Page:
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Meet Michaela Kelley: Birmingham Police’s First Black Female K-9 Handler

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Birmingham police Officer Michaela Kelley is the department's first Black female K-9 handler. (PROVIDED PHOTO)

By Carol Robinson | crobinson@al.com

Michaela Kelley is a woman on a mission.

The 27-year-old Birmingham police officer just became the department’s first Black female K-9 handler, and she hopes the appointment will not only lead to making the city’s streets safer but that she’ll also be an inspiration to other young women.

“This is my city. I live here,’’ Kelley said. “I’m going to make sure I do everything I can to make the citizens safer.”

Kelley and her narcotics dog Jet, a 1-year-old black Labrador Retriever – officially hit the streets on Monday. Being a police officer, and especially a K-9 handler, is a dream come true, she said.

The daughter of a Birmingham police officer – Special Victims Unit Det. Jermaine Kelley – Kelley said she knew at a young age that law enforcement was her calling.

She attended Bottenfield Middle School and Minor High School before obtaining a criminal justice degree from Lawson State. She joined the Birmingham Police Academy in 2017, while she was in her final courses at the community college.

“It was a struggle,’’ she said, “but I’ve always known law enforcement is where I wanted to be.”

“I’ve always loved helping people for a good cause and trying to give people the answers they were looking for,’’ he said.

When she finished the academy, she was assigned to the West Precinct, where spent four years as a beat officer and a member of the West Precinct Task Force.

“As soon as I got done with the academy, I was out on the streets running,’’ Kelley said. “If it was a robbery call, I was going to it. If it was a homicide call, I was going to it. I was real big on the high priority calls, trying to get suspect information and catch some of the suspects. And I was successful.”

Two years ago, Kelley became a SWAT officer with the department’s tactical team. That assignment included search warrants, tactical calls and hostage situations.

She was the only female on SWAT at the time. “I did have some big shoes to fill because there two females before me that did an amazing job,’’ she said. “I had to continue that momentum for women.”

While in the academy, Kelley learned about the department’s K-9 Unit.

“Once I found out in the academy that Birmingham had a K-9 unit, I said, ‘That’s where I want to go,’’’ she said. “A lot of people told me it wasn’t an easy job and you’re going to have to put in a lot of hard work.”

“Usually, officers don’t get that position until after 10 plus years so it was shocking to me that I got it only six years, but I put in a lot of blood, sweat and tears to get that position,’’ she said.

She underwent the rigorous SWAT training, which described as, “a week-long school of 15 plus hours a day just to get you tired, to see how you operate with lack of sleep and mentally drained.”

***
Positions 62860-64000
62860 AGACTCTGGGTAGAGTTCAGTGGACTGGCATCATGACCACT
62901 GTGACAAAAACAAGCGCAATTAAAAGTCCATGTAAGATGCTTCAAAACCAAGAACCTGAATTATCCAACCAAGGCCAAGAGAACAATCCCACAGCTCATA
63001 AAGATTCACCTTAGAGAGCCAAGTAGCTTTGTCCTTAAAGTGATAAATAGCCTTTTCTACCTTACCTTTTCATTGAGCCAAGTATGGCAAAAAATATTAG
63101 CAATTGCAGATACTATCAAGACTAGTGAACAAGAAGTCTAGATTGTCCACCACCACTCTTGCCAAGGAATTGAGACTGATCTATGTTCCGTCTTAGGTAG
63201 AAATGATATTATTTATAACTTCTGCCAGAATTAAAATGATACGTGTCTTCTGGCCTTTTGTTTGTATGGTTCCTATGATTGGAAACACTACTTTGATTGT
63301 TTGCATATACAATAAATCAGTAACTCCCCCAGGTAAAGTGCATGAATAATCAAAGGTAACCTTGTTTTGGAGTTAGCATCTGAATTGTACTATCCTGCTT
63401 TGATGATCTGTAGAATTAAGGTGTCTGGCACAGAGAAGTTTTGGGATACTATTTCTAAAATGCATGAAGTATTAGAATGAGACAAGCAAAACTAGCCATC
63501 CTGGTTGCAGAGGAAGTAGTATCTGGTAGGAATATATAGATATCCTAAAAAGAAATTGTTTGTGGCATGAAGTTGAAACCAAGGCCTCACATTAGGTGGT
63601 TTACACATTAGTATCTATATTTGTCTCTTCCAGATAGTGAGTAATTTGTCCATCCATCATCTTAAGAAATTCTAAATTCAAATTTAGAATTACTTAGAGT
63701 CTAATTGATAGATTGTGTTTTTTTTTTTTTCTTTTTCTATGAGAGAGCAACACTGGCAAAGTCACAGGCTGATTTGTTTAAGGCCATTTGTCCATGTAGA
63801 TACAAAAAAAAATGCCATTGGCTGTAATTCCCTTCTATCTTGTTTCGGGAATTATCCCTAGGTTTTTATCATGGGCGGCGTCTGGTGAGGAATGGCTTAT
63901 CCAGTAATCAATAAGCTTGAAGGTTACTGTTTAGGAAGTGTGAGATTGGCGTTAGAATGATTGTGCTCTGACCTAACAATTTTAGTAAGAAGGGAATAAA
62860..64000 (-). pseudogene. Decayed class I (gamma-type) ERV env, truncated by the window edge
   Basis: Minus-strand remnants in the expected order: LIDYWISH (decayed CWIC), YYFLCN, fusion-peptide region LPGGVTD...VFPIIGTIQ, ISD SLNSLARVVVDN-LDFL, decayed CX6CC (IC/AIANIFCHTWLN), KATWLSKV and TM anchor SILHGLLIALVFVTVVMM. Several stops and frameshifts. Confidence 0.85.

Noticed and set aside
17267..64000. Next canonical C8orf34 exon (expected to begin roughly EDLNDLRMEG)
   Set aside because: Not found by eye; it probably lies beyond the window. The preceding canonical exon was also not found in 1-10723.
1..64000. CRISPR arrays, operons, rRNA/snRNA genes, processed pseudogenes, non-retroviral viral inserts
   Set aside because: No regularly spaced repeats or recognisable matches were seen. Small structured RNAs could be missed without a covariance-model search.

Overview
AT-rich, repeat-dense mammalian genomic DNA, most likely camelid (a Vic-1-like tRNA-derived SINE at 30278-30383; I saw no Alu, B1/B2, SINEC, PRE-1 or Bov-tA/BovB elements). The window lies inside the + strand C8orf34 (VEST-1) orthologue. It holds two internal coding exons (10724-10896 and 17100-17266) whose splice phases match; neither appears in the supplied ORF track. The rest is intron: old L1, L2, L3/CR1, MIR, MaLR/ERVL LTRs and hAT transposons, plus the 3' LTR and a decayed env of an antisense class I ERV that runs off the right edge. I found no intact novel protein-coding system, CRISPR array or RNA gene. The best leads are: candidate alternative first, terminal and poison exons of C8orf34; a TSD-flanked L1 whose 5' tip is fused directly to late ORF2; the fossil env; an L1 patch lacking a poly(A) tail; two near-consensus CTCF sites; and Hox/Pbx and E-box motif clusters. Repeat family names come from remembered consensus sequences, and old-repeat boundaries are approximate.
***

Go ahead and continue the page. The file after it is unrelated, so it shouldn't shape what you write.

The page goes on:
She also began training to become a K-9 officer in 2020 but didn’t get the call until two years later that she would get the position.

Kelley learned in November that the city had approved the purchase of a new narcotics dog, and that she would be the handler.

The following month, she and a sergeant picked out Jet.

“I just fell in love with Jett the moment I saw him,’’ she said.

She and Jet then spent 30 days in Tuscaloosa training together.

“Jet has a wonky nose. His nostril looks funny, but I think that’s what helps him,’’ Kelley said. “When he picks up the odor of narcotics, he’s notifying me immediately.”

\She said being the first Black female K-9 handler means a lot to her.

“I have two young god daughters,’’ she said, “and I tell them all the time, ‘If there’s something that you want to do, forget the naysayers, if that’s what you want, you stick with it. You’re going to fail sometimes and that’s ok. Just pick yourself back up and put forth the effort to get to wherever you want to be.’’’

Her goal, she said, is to help clean up the city.

“It’s crazy how we’ll drive down First Avenue North and see people just walking like zombies and its because of the drugs that are in Birmingham,’’ Kelley said. “I’m hoping to make it safer so that we won’t get those phone calls, or you won’t get that phone call that a family member has overdosed.”

“I had a friend that died of a fentanyl overdose,’’ she said. “That right there put a soft spot in my heart to where if I can make it safer day by day. I don’t care if it’s an ounce or a pound, if I can get it off the streets it may save someone.”

Kelley has high ambitions.

“I want one day to be at least at a captain’s level or higher. I wouldn’t mind being chief,’’ she said with a smile.

“But I just want to push inclusion in the department, that goes for gender and race,’’ she said. “I want to get back to where the department is a family – it’s not going to be perfect family – but if something were to go wrong with any one of us, we could call one person but the whole department would show up for that person.”